“No, Bob, you listen to ME!”      —       Actually both of you can listen to me, because you know what? We’re bureaucrats. And not even important ones. If ever there was a group of people who belonged on Golgafrincham Ark Ship B, it would be us. How ’bout instead we work together for the greater good and celebrate the outrageously good pay & benefits we get for what is ultimately a ridiculously low-pressure job?

Afterward, there were naps, in direct and gleeful defiance of my doctor’s orders. Yesterday was only slightly better (mostly due to the lack of meetings), and I only thank my lucky stars that I got to use Jim’s pneumonia to get out of going to Secretary at the PTA meeting.

Today I was pretty sure was going to be better. It’s in the 60’s and gorgeous and I decided to wear a skirt. I miss skirts – and there’s only a short window when they’re enjoyable to wear, because once it gets hot then there’s thigh chafing unless you wear pantyhose or those spanx shorts things, which nobody wants to do because a) pinchy! and b) sweaty. Do you think antiperspirant would work on inner thighs?

Wait, you know what? Forget I just said that.

But so I was all ready to be springy and pretty and un-chafy today, and I had a delightfully temperate stroll from the train to my office. At my desk, I went to change from my walking shoes into my little black ballet flats when I made the sort of discovery that causes tight zooms and tense music in horror movies: no flats in the bag. Evidently in my Spring-Ahead-induced fog, I somehow forgot to put them into the bag despite having had them in my hands right before I left. It’s like a lost moment in time where anything could have happened. I guess I should be glad it was just vanishing shoes.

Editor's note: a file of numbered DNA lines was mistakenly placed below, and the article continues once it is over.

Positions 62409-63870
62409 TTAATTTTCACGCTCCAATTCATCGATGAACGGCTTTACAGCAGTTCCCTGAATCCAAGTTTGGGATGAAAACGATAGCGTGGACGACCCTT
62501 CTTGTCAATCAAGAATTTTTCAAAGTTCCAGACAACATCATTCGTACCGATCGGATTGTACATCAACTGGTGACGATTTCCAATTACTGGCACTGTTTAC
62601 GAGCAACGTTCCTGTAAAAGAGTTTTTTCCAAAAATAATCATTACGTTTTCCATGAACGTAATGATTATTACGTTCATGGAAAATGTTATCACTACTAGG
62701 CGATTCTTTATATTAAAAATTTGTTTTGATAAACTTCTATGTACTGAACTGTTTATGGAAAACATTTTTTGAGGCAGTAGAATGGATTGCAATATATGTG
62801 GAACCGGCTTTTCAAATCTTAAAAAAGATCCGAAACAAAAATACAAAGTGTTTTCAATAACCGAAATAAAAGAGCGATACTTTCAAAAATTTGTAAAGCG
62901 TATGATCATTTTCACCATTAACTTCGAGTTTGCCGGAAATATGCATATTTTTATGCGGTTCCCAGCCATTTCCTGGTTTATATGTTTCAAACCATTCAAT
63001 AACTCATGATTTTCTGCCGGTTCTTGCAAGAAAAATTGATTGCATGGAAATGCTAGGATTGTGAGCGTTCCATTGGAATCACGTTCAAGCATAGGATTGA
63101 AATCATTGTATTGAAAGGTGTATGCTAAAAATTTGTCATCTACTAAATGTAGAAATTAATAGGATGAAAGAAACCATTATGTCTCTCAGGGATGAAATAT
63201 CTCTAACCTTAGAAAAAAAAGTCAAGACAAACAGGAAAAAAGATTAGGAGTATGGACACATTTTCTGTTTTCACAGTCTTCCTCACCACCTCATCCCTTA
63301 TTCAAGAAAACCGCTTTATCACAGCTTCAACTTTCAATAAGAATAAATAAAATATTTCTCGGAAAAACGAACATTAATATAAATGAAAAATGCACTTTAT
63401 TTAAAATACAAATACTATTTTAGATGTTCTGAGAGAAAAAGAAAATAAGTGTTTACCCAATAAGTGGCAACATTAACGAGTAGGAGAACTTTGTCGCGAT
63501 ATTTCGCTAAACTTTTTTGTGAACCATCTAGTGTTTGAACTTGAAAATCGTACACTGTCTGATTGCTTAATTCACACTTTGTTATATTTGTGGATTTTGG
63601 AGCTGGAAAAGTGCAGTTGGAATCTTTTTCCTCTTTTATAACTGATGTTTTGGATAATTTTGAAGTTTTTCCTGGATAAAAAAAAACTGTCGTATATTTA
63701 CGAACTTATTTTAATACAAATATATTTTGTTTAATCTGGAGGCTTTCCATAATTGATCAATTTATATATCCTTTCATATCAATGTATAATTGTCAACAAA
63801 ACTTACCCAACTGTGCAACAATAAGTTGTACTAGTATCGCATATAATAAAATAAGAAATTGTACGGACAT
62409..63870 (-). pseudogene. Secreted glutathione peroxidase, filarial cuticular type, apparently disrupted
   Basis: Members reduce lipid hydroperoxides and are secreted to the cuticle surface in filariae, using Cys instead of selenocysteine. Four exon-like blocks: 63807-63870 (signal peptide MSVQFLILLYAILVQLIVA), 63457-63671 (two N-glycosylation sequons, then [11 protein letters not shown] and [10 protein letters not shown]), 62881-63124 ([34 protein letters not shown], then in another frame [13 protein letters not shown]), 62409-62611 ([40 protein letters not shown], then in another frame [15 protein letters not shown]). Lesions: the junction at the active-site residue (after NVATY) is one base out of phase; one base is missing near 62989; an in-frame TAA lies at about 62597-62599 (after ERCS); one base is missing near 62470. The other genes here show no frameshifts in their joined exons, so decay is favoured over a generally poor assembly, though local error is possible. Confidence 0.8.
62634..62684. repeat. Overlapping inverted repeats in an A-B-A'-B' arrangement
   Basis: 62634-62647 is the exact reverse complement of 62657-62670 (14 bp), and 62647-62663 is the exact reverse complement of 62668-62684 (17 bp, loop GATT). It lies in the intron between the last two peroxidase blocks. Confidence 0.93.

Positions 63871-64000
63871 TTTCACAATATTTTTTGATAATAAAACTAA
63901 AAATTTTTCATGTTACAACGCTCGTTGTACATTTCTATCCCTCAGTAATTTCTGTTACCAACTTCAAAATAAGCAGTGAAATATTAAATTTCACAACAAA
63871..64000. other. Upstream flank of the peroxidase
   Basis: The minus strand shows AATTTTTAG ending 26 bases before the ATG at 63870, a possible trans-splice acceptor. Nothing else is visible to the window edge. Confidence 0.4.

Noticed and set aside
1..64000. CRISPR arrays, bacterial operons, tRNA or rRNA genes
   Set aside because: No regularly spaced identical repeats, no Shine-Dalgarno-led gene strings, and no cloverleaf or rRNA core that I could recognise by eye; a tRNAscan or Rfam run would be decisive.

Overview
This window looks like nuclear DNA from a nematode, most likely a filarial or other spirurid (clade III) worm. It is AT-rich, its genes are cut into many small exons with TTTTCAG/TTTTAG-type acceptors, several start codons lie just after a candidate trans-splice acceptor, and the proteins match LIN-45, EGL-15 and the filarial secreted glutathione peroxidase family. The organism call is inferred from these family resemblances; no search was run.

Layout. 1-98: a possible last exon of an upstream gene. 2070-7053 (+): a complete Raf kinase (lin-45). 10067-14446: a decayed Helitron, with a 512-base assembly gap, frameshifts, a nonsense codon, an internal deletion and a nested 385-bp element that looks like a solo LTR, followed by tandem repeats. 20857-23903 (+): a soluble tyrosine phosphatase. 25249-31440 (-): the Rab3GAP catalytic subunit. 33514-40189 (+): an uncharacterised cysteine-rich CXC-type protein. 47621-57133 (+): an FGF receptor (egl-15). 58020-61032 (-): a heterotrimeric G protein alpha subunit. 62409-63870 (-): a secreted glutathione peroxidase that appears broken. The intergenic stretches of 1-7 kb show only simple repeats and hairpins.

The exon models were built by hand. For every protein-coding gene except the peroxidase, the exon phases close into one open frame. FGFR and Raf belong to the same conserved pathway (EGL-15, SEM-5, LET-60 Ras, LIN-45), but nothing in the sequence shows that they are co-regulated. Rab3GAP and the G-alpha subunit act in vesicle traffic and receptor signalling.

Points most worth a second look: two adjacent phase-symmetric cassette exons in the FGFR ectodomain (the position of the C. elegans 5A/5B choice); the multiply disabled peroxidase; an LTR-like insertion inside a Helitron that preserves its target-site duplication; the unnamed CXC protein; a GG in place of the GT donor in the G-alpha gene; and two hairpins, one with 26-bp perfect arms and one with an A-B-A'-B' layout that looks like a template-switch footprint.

Which means I spent my day wearing a skirt and sneakers, like an old commuter.

skirt & sneaks

Skirt & sneakers: even less of a chance of becoming a trend than Panty Hats.

On the bright side, one of our student workers was having a really bad day. To cheer her up, I got up from my desk and showed her my outfit. She laughed for a full minute, y’all.

So see? Looking like a dork is a public service. I am truly a woman of the people.

Joke’s on you, Daylight Savings Time. The week’s not over, though, so I wouldn’t take off that cup just yet.